Village Bakery walks on the wild side to help save rare butterfly

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Pictured is Ashley Dawson from Village Bakery with Jonny Hulson from North Wales Wildlife trust who has been planting bulbs around the site.

 

A bakery is helping to transform one of the UK’s biggest industrial estates into a haven for wildlife – and halt the decline of a rare butterfly.

The Village Bakery has planted the verges and grassed areas around its two bakeries on Wrexham Industrial Estate with wildflower seeds.

It’s part of their Village Green campaign to make the family-run business as environmentally sustainable as possible.

Since 2012 the company – which also has a bakery in Minera – has slashed the use of electricity by 18 per cent

They have also installed more than 1,000 roof-top solar panels. The 250 kilowatt system means in summer they are able to run their bakery just on solar energy during the majority of daylight hours.

In addition, they have created a spectacular four storey high living wall of evergreen plants at their new Baking Academy and Innovation Centre which was officially opened by the Prince of Wales and the Duchess of Cornwall last year.

The building’s ground-breaking design includes a host of other green features including rainwater harvesting, massive levels of insulation and building panels made of recycled material.

The living wall – believed to be the biggest of its type in Wales – has been planted with hundreds of plants which change colour as the seasons come and go.

Meanwhile, the family firm has teamed up as official partners with the North Wales Wildlife Trust.

As a result, there are plans to create a nature reserve in six acres of adjoining woodland next to the bakery.

The broad leaf woodland dates back to the 17th century and includes native species like oak, ash and willow.

It’s known there are tawny owls nesting there and it is also an important habitat for greater crested newts.

According to the company, the newly-sown wildflowers in the verges will create the idea habitat for the endangered Grizzled Skipper butterflies.

The numbers of the butterfly, which has a distinctive chequered black and white pattern on its wings, have halved in Britain over the past 40 years.

Jonny Hulson, the North Wales Wildlife Trust’s living landscape officer for Wrexham industrial estate, praised the Village Bakery for their commitment to the environment and encouraging biodiversity.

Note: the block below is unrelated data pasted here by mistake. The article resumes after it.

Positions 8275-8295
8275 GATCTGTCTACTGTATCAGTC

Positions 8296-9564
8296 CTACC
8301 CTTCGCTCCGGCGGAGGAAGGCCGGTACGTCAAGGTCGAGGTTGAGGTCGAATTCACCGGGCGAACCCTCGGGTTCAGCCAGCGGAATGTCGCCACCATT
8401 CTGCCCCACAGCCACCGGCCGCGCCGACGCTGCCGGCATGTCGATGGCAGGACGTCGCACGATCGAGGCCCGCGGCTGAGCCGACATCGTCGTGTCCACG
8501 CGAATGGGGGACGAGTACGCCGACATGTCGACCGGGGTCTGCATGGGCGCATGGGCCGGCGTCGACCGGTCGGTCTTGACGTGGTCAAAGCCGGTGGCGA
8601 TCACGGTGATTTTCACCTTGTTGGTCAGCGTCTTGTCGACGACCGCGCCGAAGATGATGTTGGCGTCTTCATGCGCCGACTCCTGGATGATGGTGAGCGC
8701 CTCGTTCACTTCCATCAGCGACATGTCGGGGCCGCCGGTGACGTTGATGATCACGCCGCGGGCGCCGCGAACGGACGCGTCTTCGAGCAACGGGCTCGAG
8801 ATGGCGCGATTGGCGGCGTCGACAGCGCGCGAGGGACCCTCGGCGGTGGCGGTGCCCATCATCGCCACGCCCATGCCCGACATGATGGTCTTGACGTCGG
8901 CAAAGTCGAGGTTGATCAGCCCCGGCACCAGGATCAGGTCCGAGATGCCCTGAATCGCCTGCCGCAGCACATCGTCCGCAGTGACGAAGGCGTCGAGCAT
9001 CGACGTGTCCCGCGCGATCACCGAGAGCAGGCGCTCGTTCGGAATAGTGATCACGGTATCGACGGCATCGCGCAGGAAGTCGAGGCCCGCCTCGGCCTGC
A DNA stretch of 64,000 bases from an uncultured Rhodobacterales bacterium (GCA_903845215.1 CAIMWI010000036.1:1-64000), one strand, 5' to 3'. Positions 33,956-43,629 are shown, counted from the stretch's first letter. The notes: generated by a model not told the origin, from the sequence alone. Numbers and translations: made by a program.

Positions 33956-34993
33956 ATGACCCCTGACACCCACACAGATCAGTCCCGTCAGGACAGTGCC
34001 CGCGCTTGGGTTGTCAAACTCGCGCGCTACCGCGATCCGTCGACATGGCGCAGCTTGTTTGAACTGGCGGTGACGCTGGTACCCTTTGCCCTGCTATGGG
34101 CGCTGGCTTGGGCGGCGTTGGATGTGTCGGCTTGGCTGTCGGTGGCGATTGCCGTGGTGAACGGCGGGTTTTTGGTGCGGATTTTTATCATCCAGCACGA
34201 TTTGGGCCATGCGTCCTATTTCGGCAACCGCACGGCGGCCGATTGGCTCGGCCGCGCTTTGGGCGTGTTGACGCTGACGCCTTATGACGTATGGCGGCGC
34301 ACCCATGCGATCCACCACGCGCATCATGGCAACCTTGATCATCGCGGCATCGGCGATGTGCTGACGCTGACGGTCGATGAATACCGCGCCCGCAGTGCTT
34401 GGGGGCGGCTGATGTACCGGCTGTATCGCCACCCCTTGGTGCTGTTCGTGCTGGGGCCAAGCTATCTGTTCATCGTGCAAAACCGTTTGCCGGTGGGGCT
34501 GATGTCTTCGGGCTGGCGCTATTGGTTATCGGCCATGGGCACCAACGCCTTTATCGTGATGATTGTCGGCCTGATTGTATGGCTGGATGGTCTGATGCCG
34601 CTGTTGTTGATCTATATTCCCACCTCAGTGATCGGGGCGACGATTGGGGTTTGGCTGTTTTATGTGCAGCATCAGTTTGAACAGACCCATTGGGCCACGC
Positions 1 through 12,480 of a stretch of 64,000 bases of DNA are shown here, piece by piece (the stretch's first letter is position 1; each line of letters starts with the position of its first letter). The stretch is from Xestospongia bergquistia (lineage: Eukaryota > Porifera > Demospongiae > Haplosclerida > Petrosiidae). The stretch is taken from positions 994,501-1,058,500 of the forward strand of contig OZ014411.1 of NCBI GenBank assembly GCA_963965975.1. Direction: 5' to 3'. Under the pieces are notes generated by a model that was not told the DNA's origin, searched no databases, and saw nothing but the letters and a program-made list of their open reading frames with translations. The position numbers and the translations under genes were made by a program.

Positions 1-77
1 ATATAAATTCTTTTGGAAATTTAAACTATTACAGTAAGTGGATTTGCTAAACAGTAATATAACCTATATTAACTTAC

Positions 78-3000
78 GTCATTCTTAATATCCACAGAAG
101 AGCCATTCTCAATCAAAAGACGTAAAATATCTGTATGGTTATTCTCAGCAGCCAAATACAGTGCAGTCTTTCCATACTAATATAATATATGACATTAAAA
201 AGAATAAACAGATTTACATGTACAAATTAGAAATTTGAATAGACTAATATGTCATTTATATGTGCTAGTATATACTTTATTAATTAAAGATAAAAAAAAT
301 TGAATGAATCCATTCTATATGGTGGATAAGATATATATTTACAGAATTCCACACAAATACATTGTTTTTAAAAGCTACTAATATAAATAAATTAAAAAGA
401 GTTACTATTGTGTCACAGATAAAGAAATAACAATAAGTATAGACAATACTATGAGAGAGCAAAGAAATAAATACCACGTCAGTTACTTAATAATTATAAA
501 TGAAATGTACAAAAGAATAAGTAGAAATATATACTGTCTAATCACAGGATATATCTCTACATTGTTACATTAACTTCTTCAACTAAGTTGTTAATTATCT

He said: “There is an issue on the industrial estate with fragmentation of habitats so it’s about working with everyone to try to connect the habitats and allow wildlife to move through the landscape, so in the future it’s conserved and here for everybody to enjoy.

“The Village Bakery have been really involved with wildflower planting, and we’ve got three areas here of wildflower meadow.

“In one area we’ve sown it with a mix of cornfield annuals – poppies, cornflowers, and corn camomile.

“In another area there’s a mixture of perennials and cornfield annuals, so after this year it will be managed as a perennial native wildflower meadow.

“The Village Bakery have been fantastic, they’re showing how grassland can be managed more sustainably.

“It’s reducing costs, it’s contributing to the local environment and biodiversity – and it just looks wonderful as well as being a major benefit to wildlife.”

It was a sentiment echoed by Ashley Dawson, the business and sustainability manager at the Village Bakery.

He said: “As well as looking attractive, the wildflowers will provide the ideal habitat for a whole host of interebrates – insects, butterflies and bees.

“There’s a species called the Grizzled Skipper Butterfly whose number is in decline at the moment.

“A wild flower meadow has proven to be a home to those species so hopefully  we will be doing our bit to to boost their numbers and halt their decline.”